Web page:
Performing Arts: Dance
May 23, 2017
S Program A: Ellen Cornfield / Cornfield dance. Program B: Boink!, Lorraine Chapman & Bronwen MacArthur, Ben Munisteri, Deirdre Towers David Parker and Jeffrey Kazin presented an eclectic array of choreographic works through two programs encompassed under the title Soaking WET, on May 18-21, 2017 at the West End Theatre. Under the title Close-Up, Program A took the viewers through a photographic perspective of a choreographic exploration of a lenses’ zoom. Departing from a wide-angle shot overviewing counter-balanced body sculptures in dynamic stillness against soloist's variations, the audience attention would be channeled through close-up shots focusing on minute gestures.

Accordingly, as the stage illuminated, costume designs by Andreas Brade revealed the detail printed in the unitards or shirt's fabric which included company photos as well as close-ups of each dancer, structural images of bones or organs, and tools such as maritime ropes. With such detail, the company seamlessly painted the space with ample fluctuating extensions through arabesques, lifts, and port de bras, contrasted with an interplay of shape carving while moving with and around three scenery structures, interjecting pedestrian mime sequences of ordinary tasks such as texting or taking selfies. Close-up stood as a moving collage of dense oil paint over sand, revealing a fully committed vision of creators and interpreters in an aquatic gallery.

Program B consisted of four independent works: Falling, Tin (50), Zemila, and Por La Noche Me Llaman. In this order, Falling revealed a modern dance-mime quartet choreographed by Dylan Baker, Boink!, Tin (50) a brief lyric modern dance duet choreographed by Ben Munisteri; and Zemlia, a choreographic improvisation by Lorraine Chapman and Bronwen MacAruthur exploring Nijinsky’s writings. Program B closed with the world premie`re of Por La Noche Me Llaman, an interdisciplinary contemporary and flamenco dance quartet by choreographer and producer Deirdre Towers.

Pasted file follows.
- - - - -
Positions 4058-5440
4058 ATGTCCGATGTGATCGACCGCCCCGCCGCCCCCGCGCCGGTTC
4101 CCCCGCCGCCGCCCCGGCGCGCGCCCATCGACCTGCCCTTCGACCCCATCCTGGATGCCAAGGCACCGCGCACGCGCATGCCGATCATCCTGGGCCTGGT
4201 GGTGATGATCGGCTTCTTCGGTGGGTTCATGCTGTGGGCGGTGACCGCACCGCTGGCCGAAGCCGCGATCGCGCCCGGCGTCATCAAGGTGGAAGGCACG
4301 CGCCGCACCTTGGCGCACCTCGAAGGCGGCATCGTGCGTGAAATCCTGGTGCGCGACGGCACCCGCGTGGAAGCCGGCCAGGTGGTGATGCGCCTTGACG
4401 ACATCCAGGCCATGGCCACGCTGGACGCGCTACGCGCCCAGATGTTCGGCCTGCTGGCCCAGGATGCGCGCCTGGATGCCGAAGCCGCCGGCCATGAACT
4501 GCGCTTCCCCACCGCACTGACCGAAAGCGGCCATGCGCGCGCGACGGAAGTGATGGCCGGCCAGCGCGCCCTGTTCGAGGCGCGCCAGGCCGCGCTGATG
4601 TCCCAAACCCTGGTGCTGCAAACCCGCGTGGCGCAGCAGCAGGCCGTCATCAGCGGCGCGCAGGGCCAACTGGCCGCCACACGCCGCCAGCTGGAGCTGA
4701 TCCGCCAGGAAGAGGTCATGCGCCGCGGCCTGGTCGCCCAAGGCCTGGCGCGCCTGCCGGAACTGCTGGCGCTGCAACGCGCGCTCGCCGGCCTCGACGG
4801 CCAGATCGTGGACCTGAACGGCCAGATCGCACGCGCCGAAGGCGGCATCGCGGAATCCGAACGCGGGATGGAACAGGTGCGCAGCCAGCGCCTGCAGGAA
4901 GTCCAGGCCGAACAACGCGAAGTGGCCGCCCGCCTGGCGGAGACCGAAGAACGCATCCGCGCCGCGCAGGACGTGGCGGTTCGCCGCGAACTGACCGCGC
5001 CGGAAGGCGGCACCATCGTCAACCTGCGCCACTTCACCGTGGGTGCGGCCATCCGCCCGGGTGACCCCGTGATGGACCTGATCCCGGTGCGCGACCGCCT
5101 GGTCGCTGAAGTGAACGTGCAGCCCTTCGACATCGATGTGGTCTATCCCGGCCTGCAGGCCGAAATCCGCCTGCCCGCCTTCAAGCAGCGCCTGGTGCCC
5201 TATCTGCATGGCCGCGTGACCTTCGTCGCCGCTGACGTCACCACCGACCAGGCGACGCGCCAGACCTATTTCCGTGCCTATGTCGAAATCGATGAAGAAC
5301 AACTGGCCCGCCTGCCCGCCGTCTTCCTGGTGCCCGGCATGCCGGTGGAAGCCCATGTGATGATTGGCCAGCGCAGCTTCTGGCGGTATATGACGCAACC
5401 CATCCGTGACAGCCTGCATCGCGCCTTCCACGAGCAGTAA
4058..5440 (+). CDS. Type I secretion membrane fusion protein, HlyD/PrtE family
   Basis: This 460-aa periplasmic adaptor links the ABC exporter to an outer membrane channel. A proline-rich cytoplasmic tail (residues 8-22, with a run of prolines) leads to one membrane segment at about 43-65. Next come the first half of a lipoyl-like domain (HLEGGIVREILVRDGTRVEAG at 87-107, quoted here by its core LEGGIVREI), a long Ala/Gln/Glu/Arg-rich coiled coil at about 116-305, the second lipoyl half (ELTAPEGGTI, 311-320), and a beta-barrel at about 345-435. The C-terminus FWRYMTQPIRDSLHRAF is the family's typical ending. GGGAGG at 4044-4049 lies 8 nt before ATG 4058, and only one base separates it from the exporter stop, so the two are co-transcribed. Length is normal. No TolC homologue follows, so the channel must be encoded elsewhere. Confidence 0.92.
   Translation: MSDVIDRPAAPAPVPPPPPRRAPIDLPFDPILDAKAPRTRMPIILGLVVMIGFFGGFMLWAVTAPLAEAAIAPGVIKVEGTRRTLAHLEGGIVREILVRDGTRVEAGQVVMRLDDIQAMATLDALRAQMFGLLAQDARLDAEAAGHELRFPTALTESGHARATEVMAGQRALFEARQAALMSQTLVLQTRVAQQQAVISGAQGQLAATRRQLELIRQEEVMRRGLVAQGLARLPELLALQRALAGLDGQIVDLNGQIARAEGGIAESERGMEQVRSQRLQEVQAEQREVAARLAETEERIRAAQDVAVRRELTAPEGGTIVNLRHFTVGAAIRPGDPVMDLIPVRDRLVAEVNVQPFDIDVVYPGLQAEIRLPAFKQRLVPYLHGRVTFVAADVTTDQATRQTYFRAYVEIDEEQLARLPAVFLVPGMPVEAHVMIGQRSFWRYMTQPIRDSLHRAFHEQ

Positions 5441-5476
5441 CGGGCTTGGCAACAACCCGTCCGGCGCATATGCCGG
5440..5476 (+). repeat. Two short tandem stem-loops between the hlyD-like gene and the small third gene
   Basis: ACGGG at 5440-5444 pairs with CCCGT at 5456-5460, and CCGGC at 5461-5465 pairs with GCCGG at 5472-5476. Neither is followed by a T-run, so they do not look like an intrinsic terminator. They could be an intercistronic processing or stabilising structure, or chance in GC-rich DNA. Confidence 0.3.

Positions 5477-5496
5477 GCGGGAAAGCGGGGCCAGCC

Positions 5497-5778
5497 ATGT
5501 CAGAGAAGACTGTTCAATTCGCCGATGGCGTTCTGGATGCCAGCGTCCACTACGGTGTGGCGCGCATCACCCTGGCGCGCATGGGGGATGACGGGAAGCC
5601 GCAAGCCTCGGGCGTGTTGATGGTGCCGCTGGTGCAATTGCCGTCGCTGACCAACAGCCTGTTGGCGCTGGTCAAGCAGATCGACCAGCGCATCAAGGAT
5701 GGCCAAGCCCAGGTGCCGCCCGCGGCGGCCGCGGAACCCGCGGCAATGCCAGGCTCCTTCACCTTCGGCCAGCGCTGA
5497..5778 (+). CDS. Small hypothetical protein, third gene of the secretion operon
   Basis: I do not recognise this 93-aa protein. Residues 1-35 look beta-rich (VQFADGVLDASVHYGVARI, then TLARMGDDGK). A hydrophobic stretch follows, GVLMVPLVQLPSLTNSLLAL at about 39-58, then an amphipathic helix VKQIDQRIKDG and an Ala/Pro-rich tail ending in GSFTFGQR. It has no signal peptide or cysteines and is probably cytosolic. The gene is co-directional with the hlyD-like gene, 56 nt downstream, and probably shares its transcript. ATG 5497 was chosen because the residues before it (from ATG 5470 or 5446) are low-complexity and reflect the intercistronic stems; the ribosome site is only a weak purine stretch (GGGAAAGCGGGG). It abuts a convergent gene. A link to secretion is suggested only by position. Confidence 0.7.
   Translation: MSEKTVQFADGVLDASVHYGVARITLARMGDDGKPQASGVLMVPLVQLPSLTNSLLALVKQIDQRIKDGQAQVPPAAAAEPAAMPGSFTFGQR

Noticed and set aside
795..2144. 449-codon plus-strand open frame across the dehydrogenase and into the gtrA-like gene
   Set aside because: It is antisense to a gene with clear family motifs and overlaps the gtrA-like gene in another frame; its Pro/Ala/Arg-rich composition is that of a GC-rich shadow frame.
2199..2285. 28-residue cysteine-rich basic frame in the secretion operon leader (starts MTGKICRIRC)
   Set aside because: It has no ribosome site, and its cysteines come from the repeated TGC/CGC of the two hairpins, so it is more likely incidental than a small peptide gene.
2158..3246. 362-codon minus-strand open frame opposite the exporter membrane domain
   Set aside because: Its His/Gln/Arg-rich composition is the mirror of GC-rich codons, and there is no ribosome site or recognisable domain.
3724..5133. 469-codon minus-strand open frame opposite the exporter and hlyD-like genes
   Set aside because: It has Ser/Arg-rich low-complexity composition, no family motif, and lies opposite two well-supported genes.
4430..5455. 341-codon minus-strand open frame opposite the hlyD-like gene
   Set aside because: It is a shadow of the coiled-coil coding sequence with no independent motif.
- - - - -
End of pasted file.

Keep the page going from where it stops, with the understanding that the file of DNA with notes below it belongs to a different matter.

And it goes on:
Inspired by “flamenco’s ‘deep songs’ stemming from experiences of existential doubt,” the choreography responded to the Seguirillas for piano and violin composed by Paul Jared Newman and interpreted by Nelson Ojeda and Brian Ford, respectively. Through five sections (Entrada, Campanas, Escobilla, Saeta and Procesio´n), allusive of the Andalusian Easter processions, two contemporary and two flamenco dancers perambulated through dim-lit avenues, addressing their personal existential statements through weight bound expressive motives, free-flowing classical lines, percussive footwork, or iconic flamenco dance silhouettes.

As the work alleviated from the mournful deep-song departure towards a bright resolution, dance and costumes also progressed from black isolation to unison in group formations, closing with all dancers barefooted, dressed in white flowing skirts adorning the space with air-sweeping sparkling silver-white shawls.
EYE ON THE ARTS, NY -- Gabriela Estrada

©2001 Eye and Dance and the Arts | All Rights Reserved